monsoon arizona
A 'dry' monsoon? They're more common than you think.
01:20 - Source: CNN
CNN  — 

Amid a worsening drought across the southwestern United States, residents are hoping for rain from the upcoming monsoon season. But there may not be much luck this year.

“A drier than normal Southwest monsoon season is slightly favored for 2021,” Scott Handel, lead meteorologist at the National Oceanic and Atmospheric Administration’s (NOAA) Climate Prediction Center (CPC), told CNN.

“Confidence in below-normal precipitation is generally higher for eastern areas of the monsoon region,” Handel said, which includes New Mexico.

The forecast is less uncertain further west into Arizona and the desert Southwest. But for meteorologists, it’s still not clear if the monsoon season will feature below average, above average or normal rainfall.

Climate Prediction Center's precipitation outlook for June through August.

There is a “large divergence in solutions within the seasonal forecast models CPC uses to make their forecast. Typically, the CPC has more confidence toward a wet or dry monsoon forecast if the majority of the seasonal forecast models are in agreement,” said Christopher Castro, professor of Hydrology and Atmospheric Sciences at the University of Arizona.

Since the weather forecast models disagree on the rainfall outcome, the CPC is unsure how this season will play out for some locations in the Southwest.

Pacific Ocean water temperatures can affect monsoon forecasts

The role of ocean temperatures in the Pacific Ocean near the equator can also play a role in this forecast. Water temperatures in this part of the world are currently near average, which is known as neutral state.

When the average water temperatures reach a certain threshold of above or below average, it is designated as an El Niño or La Niña, respectively. These water temperatures affect weather forecasts such as hurricane season outlooks.

“The Southwest monsoon does have a relationship to ENSO, such that La Niña conditions tend to weakly favor wetter and earlier monsoons,” said Castro, referring to the cycle of changing water temperatures, or El Niño-Southern Oscillation.

El Niño, on the other hand, can delay the onset of the monsoon season, bringing drier conditions to the region early in the season.

Since ENSO is in a neutral state and will remain so through at least the summer, it often becomes more difficult for meteorologists to predict a below average or above average rainy season.

Drought concerns will remain high

The Southwest is in the middle of a drought, according to the US Drought Monitor, which began monitoring US water shortages in 2000.

The most recent monitor update from this week indicates that more than half of Arizona and Utah are in an exceptional drought, the most severe category on the monitor.

Even if it does rain during the next few months, it’s not expected to make a significant dent in the drought.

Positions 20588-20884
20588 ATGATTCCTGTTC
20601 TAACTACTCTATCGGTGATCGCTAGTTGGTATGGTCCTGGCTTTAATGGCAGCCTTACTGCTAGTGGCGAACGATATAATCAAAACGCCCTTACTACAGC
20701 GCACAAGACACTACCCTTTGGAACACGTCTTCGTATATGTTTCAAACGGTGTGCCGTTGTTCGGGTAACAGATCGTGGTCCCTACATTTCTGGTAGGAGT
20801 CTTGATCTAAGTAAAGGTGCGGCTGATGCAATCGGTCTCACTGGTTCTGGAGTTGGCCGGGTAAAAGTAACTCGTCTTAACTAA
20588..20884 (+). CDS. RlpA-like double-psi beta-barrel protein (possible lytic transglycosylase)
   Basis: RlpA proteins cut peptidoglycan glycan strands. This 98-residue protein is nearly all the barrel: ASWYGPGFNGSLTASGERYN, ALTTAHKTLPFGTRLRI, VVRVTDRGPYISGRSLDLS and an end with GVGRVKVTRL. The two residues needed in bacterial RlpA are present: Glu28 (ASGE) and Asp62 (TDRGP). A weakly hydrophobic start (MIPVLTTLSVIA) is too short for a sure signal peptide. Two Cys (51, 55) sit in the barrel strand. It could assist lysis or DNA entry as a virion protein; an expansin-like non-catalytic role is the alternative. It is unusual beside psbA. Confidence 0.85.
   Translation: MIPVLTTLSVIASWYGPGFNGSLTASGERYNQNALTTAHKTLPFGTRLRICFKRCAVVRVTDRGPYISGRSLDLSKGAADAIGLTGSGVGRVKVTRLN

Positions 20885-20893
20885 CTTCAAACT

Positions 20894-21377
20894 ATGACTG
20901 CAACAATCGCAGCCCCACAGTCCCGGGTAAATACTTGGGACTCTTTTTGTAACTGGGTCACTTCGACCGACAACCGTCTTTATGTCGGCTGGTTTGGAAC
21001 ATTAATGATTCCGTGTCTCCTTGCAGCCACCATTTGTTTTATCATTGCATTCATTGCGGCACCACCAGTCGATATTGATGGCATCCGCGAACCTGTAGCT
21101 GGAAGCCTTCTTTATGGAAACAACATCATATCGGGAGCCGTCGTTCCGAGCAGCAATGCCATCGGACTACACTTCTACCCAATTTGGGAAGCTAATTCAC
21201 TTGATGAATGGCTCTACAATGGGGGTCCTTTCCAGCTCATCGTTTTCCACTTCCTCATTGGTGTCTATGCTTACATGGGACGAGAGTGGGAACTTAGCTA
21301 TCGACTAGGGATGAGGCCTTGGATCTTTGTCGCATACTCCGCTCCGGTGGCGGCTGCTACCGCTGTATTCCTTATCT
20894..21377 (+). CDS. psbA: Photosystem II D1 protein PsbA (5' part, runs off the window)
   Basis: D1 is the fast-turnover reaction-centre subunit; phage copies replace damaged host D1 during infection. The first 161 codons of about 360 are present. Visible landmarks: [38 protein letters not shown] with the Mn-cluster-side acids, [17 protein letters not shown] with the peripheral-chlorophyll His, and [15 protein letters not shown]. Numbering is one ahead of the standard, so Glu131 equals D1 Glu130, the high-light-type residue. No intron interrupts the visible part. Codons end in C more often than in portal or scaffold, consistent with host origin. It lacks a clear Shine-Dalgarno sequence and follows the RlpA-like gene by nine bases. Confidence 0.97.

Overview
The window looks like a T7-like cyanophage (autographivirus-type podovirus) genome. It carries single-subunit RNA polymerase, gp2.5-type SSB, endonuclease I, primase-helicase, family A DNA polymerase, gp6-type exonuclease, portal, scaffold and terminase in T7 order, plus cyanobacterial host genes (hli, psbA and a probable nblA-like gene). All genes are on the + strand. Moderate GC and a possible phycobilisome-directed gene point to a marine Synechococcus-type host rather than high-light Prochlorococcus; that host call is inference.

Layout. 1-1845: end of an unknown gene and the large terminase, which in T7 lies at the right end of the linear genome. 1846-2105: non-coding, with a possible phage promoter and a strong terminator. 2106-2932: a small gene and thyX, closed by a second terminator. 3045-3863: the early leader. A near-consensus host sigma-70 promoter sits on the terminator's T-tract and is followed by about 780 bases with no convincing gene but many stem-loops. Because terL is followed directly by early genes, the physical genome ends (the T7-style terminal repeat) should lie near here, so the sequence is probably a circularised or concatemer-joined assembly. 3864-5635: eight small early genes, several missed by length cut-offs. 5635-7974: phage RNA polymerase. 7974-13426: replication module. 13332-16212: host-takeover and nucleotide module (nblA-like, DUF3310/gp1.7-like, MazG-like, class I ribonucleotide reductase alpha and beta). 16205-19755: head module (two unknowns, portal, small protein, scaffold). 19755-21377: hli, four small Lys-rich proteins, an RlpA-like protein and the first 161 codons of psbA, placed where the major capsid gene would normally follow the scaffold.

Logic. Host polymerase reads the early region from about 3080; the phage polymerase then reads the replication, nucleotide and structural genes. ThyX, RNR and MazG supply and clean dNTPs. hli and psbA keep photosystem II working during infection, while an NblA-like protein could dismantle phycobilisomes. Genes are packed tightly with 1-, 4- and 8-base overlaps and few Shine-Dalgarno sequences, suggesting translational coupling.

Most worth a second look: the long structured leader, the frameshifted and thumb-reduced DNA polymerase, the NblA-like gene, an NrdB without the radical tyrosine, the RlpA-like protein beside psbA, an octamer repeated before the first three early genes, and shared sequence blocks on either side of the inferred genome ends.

“Even a good monsoon will not alleviate much the large shortfalls in reservoir storage here in the Colorado River Basin, as stream flow is mostly dependent on winter snow pack in the upper portion of the basin,” Castro said.

With below average rainfall forecast going into this summer for at least eastern portions of the Southwest, the drought will likely worsen.

This time of the year is also when it starts to get very hot, with heat alerts in effect for next week.

This combination of dry ground, hot air and windy conditions make the environment favorable for wildfires to rapidly grow once ignited.

In their monsoon outlook, the National Weather Service said the greatest potential for wildfires in Arizona will be from late June into early July.

Monsoon season explained

The monsoon phenomenon takes place every year in the Southwest from June 15 through September 30. It is essentially the rainy season for this region, as moisture often surges north from the Pacific Ocean and Gulf of Mexico, with the occasional help with tropical storms and hurricanes in the eastern Pacific.

Anywhere from 30% to 60% of rainfall each year in the Southwest comes from the North American monsoon season.

In Arizona, between 2 and 16 inches of rain is measured from the monsoon, according to the National Weather Service. The rest of the year’s rain often comes during the winter.

That was not the case this winter, however.

Arizona witnessed its driest past 12 months (May 2020 through April 2021) on record, with average rainfall across the state nearly 8 inches below normal, according to NOAA’s National Centers for Environmental Information.

And that comes after a record dry monsoon last year. High pressure was parked directly over the Southwest, preventing rain from falling and moisture from surging northward.

The North American monsoon season is typically driven by low pressure over the desert Southwest and high pressure further east, directing moisture north from the Pacific Ocean and Gulf of Mexico.

A typical monsoon pattern in the US involves low pressure centered over the desert region, which spins counter-clockwise, and high pressure to its east spinning clockwise.

These two pressure differences act as a funnel for the ocean moisture to move north and over the Southwest, leading to rain and thunderstorms.